ATLANTA — After the Celtics closed out their first-round series Thursday night, finishing off the seventh-seeded Hawks in six games, Atlanta’s All-Star point guard Trae Young expressed what is likely on the minds of many.
“The team we were playing,” Young said, “is probably now the favorites.”
The Celtics are the best remaining team in the East, thanks to Miami’s five-game upset of the top-seeded Bucks, and will now have home-court advantage throughout the remainder of the postseason. As Young pointed out, second-seeded Boston has emerged as the leading championship contender, boasting star power, depth, and playoff experience.
“They’ve been playing really well all year,” Young said. “They’ve got a mixture of veterans and a mixture of young players. They have a goal of winning a championship, and, really, that’s their main goal. Coming off their Finals run, you can tell they’ve been there before.”
But the Celtics, even with a clear path to another Finals appearance, do not want to look too far ahead.
Up next is a second-round series against Philadelphia, the conference’s No. 3 seed. Game 1 of the conference semifinals is scheduled for Monday night at TD Garden, with Game 2 set for Wednesday.
Here are three things to watch:
1. How healthy is 76ers center Joel Embiid?
The top storyline headed into this series is the health of Joel Embiid, who suffered a sprained LCL in Game 3 and did not play in Game 4 of Philadelphia’s first-round series against Brooklyn.
Embiid visited with doctors Thursday to gain clarity about his timetable to return, which has remained an uncertainty since he suffered the injury on April 20. Coach Doc Rivers elected not to get into specifics about Embiid’s availability, only saying Thursday that his chances of playing improved once the Hawks forced Game 6 and delayed the start date of the series.
“If we had played [Game 1] on Saturday, I don’t know how realistic it would have been, so that’s a good thing,” said Rivers.
In Philadelphia’s two most recent games against the Celtics — a 3-point loss and 2-point win — Embiid shined. He scored 41 and 52 points in incredibly efficient outings, getting to the free throw line and making smart passes out of double teams.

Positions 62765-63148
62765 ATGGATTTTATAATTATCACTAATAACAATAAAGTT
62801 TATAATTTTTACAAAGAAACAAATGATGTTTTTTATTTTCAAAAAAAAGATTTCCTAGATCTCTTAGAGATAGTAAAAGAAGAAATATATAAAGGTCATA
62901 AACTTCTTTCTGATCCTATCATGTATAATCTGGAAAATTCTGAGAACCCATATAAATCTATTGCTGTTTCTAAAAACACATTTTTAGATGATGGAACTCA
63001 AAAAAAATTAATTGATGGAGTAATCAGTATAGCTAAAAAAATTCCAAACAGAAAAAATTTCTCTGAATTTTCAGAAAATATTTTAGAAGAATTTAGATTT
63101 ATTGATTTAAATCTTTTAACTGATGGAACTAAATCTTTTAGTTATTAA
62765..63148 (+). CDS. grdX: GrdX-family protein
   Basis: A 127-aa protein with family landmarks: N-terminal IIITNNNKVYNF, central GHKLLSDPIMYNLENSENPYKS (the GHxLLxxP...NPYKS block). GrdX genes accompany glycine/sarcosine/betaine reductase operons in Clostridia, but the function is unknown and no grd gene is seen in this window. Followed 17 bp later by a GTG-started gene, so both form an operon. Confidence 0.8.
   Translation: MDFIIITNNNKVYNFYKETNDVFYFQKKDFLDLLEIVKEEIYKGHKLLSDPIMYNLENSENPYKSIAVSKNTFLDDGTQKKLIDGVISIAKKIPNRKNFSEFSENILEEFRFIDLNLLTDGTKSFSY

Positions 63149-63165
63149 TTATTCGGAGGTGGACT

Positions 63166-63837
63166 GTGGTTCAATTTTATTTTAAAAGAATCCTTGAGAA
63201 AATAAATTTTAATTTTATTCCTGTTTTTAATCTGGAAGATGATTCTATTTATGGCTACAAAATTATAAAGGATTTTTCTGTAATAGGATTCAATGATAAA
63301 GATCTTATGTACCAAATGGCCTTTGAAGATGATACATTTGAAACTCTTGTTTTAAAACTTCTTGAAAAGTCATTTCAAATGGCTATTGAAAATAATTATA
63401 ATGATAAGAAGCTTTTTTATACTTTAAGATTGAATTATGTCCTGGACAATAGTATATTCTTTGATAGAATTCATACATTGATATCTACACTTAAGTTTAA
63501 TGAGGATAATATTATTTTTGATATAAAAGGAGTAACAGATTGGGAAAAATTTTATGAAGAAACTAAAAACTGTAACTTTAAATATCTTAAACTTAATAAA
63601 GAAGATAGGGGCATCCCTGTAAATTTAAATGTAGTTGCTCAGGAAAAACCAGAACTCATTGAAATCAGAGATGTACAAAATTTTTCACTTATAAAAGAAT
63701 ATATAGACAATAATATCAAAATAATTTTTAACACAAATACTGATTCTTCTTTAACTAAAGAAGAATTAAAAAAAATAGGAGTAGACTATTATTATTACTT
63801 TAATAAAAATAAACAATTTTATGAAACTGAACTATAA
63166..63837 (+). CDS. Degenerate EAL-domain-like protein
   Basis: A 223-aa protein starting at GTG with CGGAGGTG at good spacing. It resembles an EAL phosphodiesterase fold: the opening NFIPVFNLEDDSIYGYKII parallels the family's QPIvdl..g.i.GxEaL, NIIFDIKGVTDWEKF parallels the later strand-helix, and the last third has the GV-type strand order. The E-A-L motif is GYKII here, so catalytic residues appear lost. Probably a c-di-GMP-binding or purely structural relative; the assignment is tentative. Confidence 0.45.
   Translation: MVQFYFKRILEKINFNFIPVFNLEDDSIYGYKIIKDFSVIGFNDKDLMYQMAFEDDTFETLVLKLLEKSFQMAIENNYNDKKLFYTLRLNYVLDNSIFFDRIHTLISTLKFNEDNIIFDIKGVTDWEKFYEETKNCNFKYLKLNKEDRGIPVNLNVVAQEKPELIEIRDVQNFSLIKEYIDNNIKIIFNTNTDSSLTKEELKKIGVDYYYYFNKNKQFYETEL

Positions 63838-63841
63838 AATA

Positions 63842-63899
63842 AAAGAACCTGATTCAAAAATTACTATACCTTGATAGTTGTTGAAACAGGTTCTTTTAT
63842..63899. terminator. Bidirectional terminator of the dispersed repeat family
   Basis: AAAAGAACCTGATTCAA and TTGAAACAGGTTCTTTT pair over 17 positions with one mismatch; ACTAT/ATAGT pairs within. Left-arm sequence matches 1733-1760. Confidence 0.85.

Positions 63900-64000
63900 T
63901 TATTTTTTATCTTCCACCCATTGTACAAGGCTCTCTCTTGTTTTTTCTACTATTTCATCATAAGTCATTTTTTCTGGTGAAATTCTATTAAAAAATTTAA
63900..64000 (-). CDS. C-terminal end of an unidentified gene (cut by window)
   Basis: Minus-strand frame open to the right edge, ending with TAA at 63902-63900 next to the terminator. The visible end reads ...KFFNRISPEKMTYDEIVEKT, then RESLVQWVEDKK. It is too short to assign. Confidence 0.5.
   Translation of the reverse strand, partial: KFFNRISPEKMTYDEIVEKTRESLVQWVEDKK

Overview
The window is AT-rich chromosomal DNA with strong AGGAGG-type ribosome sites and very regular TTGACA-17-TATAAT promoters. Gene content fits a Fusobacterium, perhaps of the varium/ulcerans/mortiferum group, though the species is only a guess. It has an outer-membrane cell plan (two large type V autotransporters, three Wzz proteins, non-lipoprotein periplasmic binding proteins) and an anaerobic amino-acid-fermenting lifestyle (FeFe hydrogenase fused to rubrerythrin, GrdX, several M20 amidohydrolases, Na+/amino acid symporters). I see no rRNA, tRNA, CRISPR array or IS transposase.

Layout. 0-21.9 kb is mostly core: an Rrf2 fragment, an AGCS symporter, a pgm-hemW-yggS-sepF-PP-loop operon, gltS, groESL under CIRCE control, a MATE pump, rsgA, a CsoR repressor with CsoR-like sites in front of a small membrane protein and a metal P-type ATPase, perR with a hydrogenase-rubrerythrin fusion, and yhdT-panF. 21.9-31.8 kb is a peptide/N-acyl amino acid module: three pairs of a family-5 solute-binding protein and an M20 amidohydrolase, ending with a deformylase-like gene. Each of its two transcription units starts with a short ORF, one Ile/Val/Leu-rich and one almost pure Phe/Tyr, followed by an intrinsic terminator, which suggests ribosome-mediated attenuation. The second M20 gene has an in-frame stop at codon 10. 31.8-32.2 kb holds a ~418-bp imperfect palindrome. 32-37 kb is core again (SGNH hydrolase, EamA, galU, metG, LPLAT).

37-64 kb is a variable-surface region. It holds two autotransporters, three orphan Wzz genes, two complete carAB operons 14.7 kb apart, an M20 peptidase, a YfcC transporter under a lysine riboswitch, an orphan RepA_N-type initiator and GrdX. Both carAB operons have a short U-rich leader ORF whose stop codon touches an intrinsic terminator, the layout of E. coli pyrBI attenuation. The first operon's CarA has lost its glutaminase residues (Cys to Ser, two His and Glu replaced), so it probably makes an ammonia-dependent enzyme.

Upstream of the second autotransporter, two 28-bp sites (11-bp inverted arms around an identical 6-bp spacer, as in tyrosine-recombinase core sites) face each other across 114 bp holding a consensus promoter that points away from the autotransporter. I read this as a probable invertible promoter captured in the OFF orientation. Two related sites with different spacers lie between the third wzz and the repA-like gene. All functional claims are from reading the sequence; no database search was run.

Embiid’s presence down low presents matchup questions for Celtics coach Joe Mazzulla. Should the Celtics deploy a double-big starting lineup with both Al Horford and Robert Williams? Or should they continue to go small with Derrick White as they did against Atlanta?
The decisions will crystallize when the Celtics have a better sense of Embiid’s status and the frequency in which they need to double him.
2. Will anyone else step up for the Sixers?
Embiid is a dominant force when healthy, averaging 33.1 points in 34.6 minutes during the regular season. But he will not be able to power the Sixers all on his own, especially if hampered by the knee injury.
The pressure will be on James Harden to be a more consistent scorer. The 33-year-old guard didn’t find much success inside the arc in the first round, looking ineffective at the rim while making just 7 of his 30 shots in the paint (23.3 percent). He’ll need to establish more of a rhythm against the Celtics, either finishing his layups or drawing fouls to get to the free-throw line.
Guard Tyrese Maxey, meanwhile, played an important role in Philadelphia’s sweep of Brooklyn but has struggled tremendously against the Celtics over his three-year career. In 10 games vs. Boston, Maxey is averaging just 8.2 points on 34 percent shooting, including 32.1 percent on 3-pointers. Those numbers are significantly lower than his season averages of 20.3 points on 48.1 percent shooting, including 43.4 percent on threes.
The Celtics have the defensive personnel to neutralize Harden and Maxey, with their lengthy wings and feisty guards. But the extent of Embiid’s limitations once again looms large. The closer he is to 100 percent, the more he can create opportunities for others.
3. Can Philadelphia limit the Celtics on two important statistical indicators?
The Celtics are 23-1 this season when Jayson Tatum and Jaylen Brown both score 30 or more points.
The Celtics are 34-2 when they convert on at least 40 percent of their 3-pointers.
Both Harden and Maxey are not strong defenders, putting the onus on forwards P.J. Tucker, Tobias Harris, and Jalen McDaniels and guard De’Anthony Melton to try and contain Tatum and Brown.
The Celtics ranked second in the league in 3-point attempts per game (42.6) during the regular season, so they should continue to space the floor with their shooting from behind the arc.